As I’ve noted before in my past columns, the energy industry is undergoing a dramatic transformation as consumer demand for more renewable energy sources grows, and innovation and technology continue to advance exponentially. You’re likely witnessing this energy evolution first-hand.
In driving across the region, you may have noticed fields of solar panels owned by utilities, along with an increase in solar panels on your neighbors’ roofs. Maybe you’ve heard about the impending changes in the transportation sector with most major vehicle companies announcing plans to offer more electric vehicles at more affordable prices.
Consumer interest in renewable energy is strong and growing. In addition, national studies indicate that consumers expect that companies operate in an ethical and responsible manner — including when it comes to the environment.
At Warren County REMC, we have always put our community first. While our primary function is to provide reliable and affordable energy to our members, we are more than an electricity provider. Because we are a co-op, our mission is to enrich the lives of our members and to serve the long-term interests of our community. We feel we’re doing both by obtaining our electricity from a supplier investing in renewable energy sources.
Green energy is certainly not new. Solar, wind and hydro power have been around for decades. In recent years, Warren County REMC’s power provider, Wabash Valley Power Alliance, has been able to adjust its fuel mix by utilizing more renewables. Today, 16% of its fuel mix is comprised of renewable energy sources, the majority of which is wind and solar. This is compaired to just 4% in 2011.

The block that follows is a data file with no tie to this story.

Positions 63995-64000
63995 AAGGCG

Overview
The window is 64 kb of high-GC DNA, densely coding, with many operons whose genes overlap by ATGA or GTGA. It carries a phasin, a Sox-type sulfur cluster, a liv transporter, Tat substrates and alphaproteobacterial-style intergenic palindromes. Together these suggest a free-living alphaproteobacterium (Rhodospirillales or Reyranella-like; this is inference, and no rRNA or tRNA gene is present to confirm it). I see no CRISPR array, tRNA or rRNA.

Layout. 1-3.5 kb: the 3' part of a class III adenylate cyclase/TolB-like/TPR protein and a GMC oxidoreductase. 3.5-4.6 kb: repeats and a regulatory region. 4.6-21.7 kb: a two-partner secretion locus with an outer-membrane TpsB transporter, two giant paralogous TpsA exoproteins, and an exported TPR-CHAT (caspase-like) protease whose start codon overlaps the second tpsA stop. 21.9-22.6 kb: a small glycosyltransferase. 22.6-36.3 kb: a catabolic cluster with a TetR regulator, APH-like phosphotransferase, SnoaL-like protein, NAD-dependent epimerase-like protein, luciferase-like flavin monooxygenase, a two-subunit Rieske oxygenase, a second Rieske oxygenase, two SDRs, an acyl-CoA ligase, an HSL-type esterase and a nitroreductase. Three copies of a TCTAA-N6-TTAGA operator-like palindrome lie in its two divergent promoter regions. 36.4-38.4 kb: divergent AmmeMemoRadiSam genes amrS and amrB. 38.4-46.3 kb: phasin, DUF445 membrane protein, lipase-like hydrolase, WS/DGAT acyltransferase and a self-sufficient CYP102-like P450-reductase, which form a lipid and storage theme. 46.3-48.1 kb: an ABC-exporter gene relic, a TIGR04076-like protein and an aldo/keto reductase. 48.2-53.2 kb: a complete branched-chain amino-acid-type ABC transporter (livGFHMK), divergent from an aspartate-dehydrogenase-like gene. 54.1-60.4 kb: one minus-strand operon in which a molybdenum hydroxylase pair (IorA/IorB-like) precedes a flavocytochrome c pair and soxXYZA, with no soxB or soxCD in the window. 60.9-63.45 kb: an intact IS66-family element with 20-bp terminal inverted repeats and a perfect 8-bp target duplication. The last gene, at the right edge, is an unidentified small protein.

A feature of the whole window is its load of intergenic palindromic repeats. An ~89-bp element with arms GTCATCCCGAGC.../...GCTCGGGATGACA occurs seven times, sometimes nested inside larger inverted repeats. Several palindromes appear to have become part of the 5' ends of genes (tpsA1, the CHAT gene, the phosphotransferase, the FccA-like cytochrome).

However, to borrow a nautical analogy, it takes a long time to turn the direction of a large ship — and changing the energy mix we use to power homes and businesses doesn’t happen overnight. While renewable energy use is increasing, we will still depend on traditional forms of energy to keep power flowing reliably to your home. After all, solar and wind energy are referred to as “intermittent” power since the sun does not always shine, and the wind does not always blow. This fact, coupled with the growing demand for renewables, creates its own challenges. That’s why there is real value in maintaining a balanced mixture of fuel types to ensure reliability and resiliency, and meet the growing demand for electricity.
As the energy industry continues to evolve, Warren County REMC and Wabash Valley Power Alliance are striving to take advantage of technology advances and market opportunities as they become available. This means that we can leverage the flexibility of the grid to offer a wider range of renewable power selections as we continue to bring safe, reliable and affordable power to our community.
Albert Einstein once observed that, “Life is like riding a bicycle. To keep your balance, you must keep moving.” In order for Warren County REMC and Wabash Valley Power Alliance to meet the growing demand for renewable energy and ensure the reliability of our power supply, we must constantly make operational adjustments as we strive for balance and a brighter future for our members.